Jeroen Witvliet

[This essay was written in April of 2011 for a forthcoming exhibition of Witvliet’s work in Holland. Exhibition details to be added as available. See Witvliet’s Website for images and text.]

I am painting a soldier in a desert, nameless. All what is identified is his nationality and his location (1.)

Growing up in the Eastern part of Gelderland, in Holland, Jeroen Witvliet used to look out over the fields along the Dutch-German border, a Kieferesque flatland riddled with little dips and incidents subdued by a general grey, weaponry half-buried (the wings and fuselage of a doomed Spitfire and Focke-Wulf in Paul Nash’s wartime Totes Meer) like the spontaneous gestures of action painters fallen to earth.

Anonymity and threat as indistinguishable forces that nonetheless compose a continuum analogous to ‘nature’ (whatever that is) are at the centre of Witvliet’s work. This is not a conventional nature, nor really a romantic wasteland awaiting restoration and renewal. If anything, it resembles the post-Eastern-Bloc terrain of the films of Andrei Tarkovsky, which Slavoj Zizek characterizes as, “wild vegetation overgrowing abandoned factories, concrete tunnels and railroads full of stagnant water,” suggesting that Tarkovsky’s wilderness is shadow to Western materialism, ‘the capitalist drive at rest:’

[…] nature and civilization overlap, but through a common decay – civilization in decay is again in the process of being reclaimed (not by idealized harmonious nature but) by Nature in its decomposition. The ultimate Tarkovskian landscape is that of humid nature, a river or pool close to some forest, full of the debris of human artefacts (old concrete blocks or slabs of rusting metal). The ultimate irony is that it was a director from the Communist East who displayed the greatest sensitivity to this obverse of the drive to produce and consume (2.)

Witvliet, who has adopted the West Coast of Canada as his home for over a decade, lives close by the rocky beaches of Swartz Bay, where he often observes the mingling of this decay firsthand in the form of tidal refuse: half-devoured wooden pallets, Styrofoam packing sheets and frayed and oxidized steel cable, strangely out of scale and in its utter abandonment (thrust higher than thought possible onto the shore by winter storms) seems not merely discarded but dispossessed.

His studio is a modest wood-framed outbuilding smelling strongly of linseed oil. It suggests an atmosphere segregated and preserved from the landscape around it, but coloured that same coastal grey, prone to those same ineluctable cycles or surges; a centre of gravity where things stir, albeit more slowly, at the behest of sustained concentration. The studio imposes its own duration and variability. It is a kind of history-making, if we think of history not as a traceable chain of cause and effect, but as a waiting game whose outcome is ever the accrual of substance; a hazardous mass negotiable only through the imposition of structure. Structure in painting is a business of testing: compositional models must be applied in a way that is blindly experiential. Looking at the dully gleaming, porous but obdurate surface of a gridded grey painting that fills one wall I think of Joyce’s Stephen Dedalus on the beach: “if you can put your five fingers through it, it is a gate, if not a door. Shut your eyes and see.”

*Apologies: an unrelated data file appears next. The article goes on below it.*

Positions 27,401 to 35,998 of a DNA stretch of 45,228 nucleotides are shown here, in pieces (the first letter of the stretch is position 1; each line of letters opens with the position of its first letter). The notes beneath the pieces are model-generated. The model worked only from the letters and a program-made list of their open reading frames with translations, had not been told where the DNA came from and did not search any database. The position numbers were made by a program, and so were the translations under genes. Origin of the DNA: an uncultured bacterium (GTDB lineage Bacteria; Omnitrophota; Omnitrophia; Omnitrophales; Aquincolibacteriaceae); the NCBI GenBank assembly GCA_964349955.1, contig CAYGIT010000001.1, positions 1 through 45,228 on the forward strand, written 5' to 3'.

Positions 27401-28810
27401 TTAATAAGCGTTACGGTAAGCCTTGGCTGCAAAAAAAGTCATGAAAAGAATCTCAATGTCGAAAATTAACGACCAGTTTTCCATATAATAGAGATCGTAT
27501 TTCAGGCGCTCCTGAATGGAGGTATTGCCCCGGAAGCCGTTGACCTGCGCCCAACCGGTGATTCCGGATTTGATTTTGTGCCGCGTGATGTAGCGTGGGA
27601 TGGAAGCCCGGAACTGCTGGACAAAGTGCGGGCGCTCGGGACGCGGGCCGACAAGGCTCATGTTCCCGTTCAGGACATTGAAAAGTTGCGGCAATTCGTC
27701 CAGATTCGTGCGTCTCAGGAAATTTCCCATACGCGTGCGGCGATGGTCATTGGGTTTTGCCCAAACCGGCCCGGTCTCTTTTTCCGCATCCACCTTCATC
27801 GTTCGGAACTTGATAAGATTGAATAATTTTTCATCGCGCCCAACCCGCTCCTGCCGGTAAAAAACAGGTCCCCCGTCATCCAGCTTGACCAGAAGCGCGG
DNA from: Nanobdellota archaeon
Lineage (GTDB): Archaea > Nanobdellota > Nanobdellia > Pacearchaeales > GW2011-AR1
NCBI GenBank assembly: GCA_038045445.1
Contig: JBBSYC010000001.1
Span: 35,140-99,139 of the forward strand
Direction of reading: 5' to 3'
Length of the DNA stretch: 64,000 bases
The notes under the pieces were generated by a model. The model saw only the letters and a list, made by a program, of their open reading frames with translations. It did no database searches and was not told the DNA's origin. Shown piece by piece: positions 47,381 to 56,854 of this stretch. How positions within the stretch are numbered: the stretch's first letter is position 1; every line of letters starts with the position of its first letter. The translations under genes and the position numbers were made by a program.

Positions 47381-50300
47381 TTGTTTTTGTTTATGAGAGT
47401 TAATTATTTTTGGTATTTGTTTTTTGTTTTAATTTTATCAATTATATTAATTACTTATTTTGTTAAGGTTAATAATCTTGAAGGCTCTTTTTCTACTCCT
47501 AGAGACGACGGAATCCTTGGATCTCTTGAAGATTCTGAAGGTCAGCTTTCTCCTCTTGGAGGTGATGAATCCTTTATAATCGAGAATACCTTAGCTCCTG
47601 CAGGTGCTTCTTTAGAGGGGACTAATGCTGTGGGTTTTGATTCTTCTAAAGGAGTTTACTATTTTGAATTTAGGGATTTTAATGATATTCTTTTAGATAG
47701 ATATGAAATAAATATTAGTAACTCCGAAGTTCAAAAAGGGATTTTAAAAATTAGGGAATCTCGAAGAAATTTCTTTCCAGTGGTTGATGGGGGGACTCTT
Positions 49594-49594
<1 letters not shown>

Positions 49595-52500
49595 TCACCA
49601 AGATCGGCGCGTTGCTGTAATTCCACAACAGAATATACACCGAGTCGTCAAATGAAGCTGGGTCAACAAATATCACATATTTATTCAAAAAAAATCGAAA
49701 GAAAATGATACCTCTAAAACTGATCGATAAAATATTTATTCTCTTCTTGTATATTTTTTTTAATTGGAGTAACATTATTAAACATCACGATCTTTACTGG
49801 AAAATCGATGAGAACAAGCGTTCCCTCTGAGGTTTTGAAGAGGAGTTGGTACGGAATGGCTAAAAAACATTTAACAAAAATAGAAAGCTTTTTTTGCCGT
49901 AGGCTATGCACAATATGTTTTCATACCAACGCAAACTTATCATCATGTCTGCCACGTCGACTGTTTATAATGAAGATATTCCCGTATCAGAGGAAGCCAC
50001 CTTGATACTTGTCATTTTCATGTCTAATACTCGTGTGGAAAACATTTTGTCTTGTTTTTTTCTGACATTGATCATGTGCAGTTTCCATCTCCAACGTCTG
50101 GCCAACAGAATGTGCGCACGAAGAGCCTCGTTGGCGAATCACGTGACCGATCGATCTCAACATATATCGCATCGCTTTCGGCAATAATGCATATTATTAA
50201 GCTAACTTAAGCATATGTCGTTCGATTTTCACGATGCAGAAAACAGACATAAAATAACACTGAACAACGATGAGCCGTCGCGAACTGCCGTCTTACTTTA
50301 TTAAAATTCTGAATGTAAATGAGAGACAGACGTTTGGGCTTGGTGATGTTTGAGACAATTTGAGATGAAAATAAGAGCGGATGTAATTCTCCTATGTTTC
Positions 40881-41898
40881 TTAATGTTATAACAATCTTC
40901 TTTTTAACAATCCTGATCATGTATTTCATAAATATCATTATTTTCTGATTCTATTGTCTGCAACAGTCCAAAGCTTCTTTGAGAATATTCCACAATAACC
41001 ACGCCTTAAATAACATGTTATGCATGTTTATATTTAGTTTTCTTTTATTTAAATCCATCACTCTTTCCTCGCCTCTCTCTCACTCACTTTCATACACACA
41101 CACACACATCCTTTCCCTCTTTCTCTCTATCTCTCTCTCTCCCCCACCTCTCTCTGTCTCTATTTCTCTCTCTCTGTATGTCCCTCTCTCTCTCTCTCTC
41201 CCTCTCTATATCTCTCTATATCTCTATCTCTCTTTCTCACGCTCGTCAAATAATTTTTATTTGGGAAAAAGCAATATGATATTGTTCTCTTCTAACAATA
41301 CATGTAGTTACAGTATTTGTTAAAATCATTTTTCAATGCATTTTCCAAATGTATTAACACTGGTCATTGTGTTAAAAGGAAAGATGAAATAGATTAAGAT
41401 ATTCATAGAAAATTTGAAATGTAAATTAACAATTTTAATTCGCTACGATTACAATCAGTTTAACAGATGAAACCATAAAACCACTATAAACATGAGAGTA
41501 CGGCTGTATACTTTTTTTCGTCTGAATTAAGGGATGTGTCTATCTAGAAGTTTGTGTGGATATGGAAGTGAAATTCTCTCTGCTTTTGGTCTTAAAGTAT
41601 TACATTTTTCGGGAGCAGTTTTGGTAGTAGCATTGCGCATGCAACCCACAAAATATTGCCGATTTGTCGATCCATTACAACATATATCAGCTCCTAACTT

The images are first of all subject to a general lay-out. Addressing if and if so at what stage in the editing process, the general lay-out of a page in the newspaper or on the canvas becomes superior to its content

The trial and error of composing a single painting is a weighing of the internalized histories of painting in general. I recently thought of Witvliet’s pictures when I read Jeff Wall’s explanation of his 1978 photographic work, The Destroyed Room. The image was based on the compositional construction of Eugène Delacroix’s The Death of Sardanapalus (1827), which depicts the Assyrian monarch on his deathbed, commanding the destruction of his possessions and slaughter of his concubines in a last act of defiance against invading armies (3.) Wall’s image, clearly staged (“Through the door you can see that it’s only a set held up by supports, that this is not a real space, this is no-one’s house”) was influenced in part by the contemporary prevalence of the emergent punk-rock aesthetic in fashion-window decoration. The compositional rhythms of Delacroix’s original (the stern tyrant as blocked-in in geometric profile as a kind of bracketing rejoinder to the undulating swoops and humps of concubines and killers, the reflection of a scared horse head in the man-shaped vacuum of negative space that seems to attack all sound) echoed by dumb, distended objects in Wall’s room, also transmit their lavishly fulsome combination of sex & death via the proxy of punk as transgressive advertisement. Compositional tropes have residual memory for painters who learn primarily by watching paintings as opposed to looking at them, a spectator of an event whose duration is both the immediate compositional narrative – the layout- and the pentimenti of its progenitors.

I focus on the safeguards we throw up when ‘looking’ at the barrage of images, on our choices or inability to concentrate on the lives behind the stories when we are exposed to a flood of visual news-media information

For Witvliet, painting’s self-reflexive character is a safeguard and a means of access, door and gate. This is why the resolution to declare the greater composition (the gestalt of the picture, the ‘layout’) comes inevitably at the expense of the individual figure: The Unknown Soldier, the faceless insurgent, the statue viewed in silhouette, the ubiquitous victim. Wittvliet is critical of the media’s distancing ‘safeguards’, the way images are controlled and edited to establish values, but participates in this same control himself, but only after a process of painterly inquiry has complicated things:

A girl being rushed into a hospital, her hands covered in blood, frightened. Normally I would read the captioning and move on. Now, however I spend more time with her. I am painting her hair and it is then that I realize that not too long ago, maybe hours before the ‘event’ her mother might have braided this thick, black hair.

It’s tempting to view this process in redemptive terms as the declaration of ground through sacrifice, as in the formula Heidegger lays out in “On the Making of a Work of Art”, in which “truth establishes itself as a strife within a being that is to be brought forth in such a way that the conflict opens up in this being, that is, this being is itself brought into the rift-design. The rift-design is the drawing together, into a unity, of sketch and basic idea, breach and outline.” (4.) Violence – aligned along a series of breaks with representation – in Witvliet’s work is an attempt to uncouple himself from the process of alienation that has first rendered subjects anonymous.  Their reconstitution as painterly facts presents us with the evidence of that violence memorialized within a serial dialogue of painting’s matters (both the matter it resembles and the matter of its history.)